Welcome to European Tribune. It's gone a bit quiet around here these days, but it's still going.
I think a Wiki here is the right solution to the wrong problem. And I don't think the software should be integrated, because we'll probably send so much time trying to integrate it that we won't get anything else done. (qv language localisation for Scoop.)

J is right - we need a separate press arm/think-tank sending out press releases and papers.

The front page is more or less irrelevant as far as journalists are concerned. I don't see a problem with that, because reachable journalists need to be reached actively. We can't assume they'll come here just because we want them to, and I don't think we should retool a page that's doing a different job to try to attract them.

The work-in-progress Wiki idea doesn't solve the problems we need to have solved. Wikis are fine for subject-specific knowledge bases, but PR and journalist outreach has to be done differently - you can't just say 'Look at our excellent Wiki!' and expect anyone to be interested.

So the front page is not the place for sound bites. If it's there for anything it's to demonstrate the ET brand, and the rather chaotic nature of the front page is fine for that. It's no more or less coherent than a newspaper, and I think that's how it should be.

The narratives should be distilled into regular dated op-eds and formal papers and placed into a repository. When we have an interesting point to make, we turn them into a press release with one or two soundbites, attach a PDF of slightly more detailed key points, and include links to one or more papers with background information.

Papers can be Wikified, but more as a collaborative tool than as a developing database. Wikis aren't ideal for position papers or op-eds, but they're good for evolving background histories and glossaries.

Finished papers should probably be stored in fixed form as a historical record of points made and not considered a work in progress. That way we can always point to them and say 'We told you so' - which is rather harder with a straight Wiki.

by ThatBritGuy (thatbritguy (at) googlemail.com) on Sun Dec 30th, 2007 at 06:34:23 PM EST
[ Parent ]
When a journalist needs info she uses google. If ET is in the top five, English language, she comes here.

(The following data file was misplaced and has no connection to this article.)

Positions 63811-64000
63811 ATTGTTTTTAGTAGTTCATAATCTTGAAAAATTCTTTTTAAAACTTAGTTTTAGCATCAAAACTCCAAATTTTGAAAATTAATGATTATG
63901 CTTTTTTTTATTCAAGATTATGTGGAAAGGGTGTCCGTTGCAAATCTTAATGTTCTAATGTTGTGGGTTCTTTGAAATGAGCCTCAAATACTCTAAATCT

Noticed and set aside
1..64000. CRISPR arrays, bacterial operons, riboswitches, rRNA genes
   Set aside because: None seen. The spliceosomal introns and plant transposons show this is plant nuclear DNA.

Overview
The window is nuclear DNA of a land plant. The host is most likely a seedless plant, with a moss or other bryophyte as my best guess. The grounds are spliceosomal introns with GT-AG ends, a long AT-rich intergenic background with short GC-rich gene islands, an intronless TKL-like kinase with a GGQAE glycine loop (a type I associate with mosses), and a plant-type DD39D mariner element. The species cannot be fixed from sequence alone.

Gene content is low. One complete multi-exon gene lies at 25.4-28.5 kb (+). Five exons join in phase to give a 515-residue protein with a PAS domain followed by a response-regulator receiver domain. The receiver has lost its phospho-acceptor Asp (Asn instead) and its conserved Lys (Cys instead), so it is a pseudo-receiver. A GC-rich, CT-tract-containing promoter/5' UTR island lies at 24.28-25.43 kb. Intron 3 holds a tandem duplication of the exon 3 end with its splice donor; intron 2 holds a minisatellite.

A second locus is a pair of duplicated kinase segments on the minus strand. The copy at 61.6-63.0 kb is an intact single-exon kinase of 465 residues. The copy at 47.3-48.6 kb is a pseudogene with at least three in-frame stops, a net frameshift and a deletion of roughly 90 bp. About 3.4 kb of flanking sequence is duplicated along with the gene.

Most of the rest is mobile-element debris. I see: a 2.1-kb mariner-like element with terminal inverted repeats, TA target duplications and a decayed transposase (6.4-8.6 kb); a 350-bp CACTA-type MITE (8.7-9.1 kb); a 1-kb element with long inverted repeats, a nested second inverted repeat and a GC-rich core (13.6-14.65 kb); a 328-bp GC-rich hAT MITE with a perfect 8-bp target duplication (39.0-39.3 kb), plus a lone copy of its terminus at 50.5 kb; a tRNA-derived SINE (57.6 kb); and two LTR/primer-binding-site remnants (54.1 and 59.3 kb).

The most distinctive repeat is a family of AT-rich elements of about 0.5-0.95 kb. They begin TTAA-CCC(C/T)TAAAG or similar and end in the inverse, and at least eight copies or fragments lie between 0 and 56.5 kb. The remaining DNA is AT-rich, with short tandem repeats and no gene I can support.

by de Gondi (publiobestia aaaatttthotmaildaughtusual) on Sun Dec 30th, 2007 at 06:50:33 PM EST
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A key question is how we drive internet traffic to ET via google searches etc.  Wiki always seems to come up near the top whenever I google something and I generally go to it because it has a familiar format which I can navigate quickly to find what I want.  Is ET content indexed by Google and do we have any expertise in optimising our google rankings?

Index of Frank's Diaries
by Frank Schnittger (mail Frankschnittger at hot male dotty communists) on Sun Dec 30th, 2007 at 08:17:28 PM EST
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ET has made Google page one on occasion.
by de Gondi (publiobestia aaaatttthotmaildaughtusual) on Mon Dec 31st, 2007 at 04:38:30 AM EST
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Now as to who will write the polished papers...

In the long run, we're all dead. John Maynard Keynes
by Jerome a Paris (etg@eurotrib.com) on Sun Dec 30th, 2007 at 06:52:57 PM EST
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on your own topics of interest.  

Others have been doing it too--that is, writing articles that are at a high level of editorial quality.  

That is, if I understood this right, the idea was to gather and archive good articles into their own place on the site.  Final editing is just that.  Not rewriting.  

The Fates are kind.

by Gaianne on Fri Jan 4th, 2008 at 05:35:10 PM EST
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but it's hard work for both drafter and editor(s)...

In the long run, we're all dead. John Maynard Keynes
by Jerome a Paris (etg@eurotrib.com) on Fri Jan 4th, 2008 at 05:56:02 PM EST
[ Parent ]


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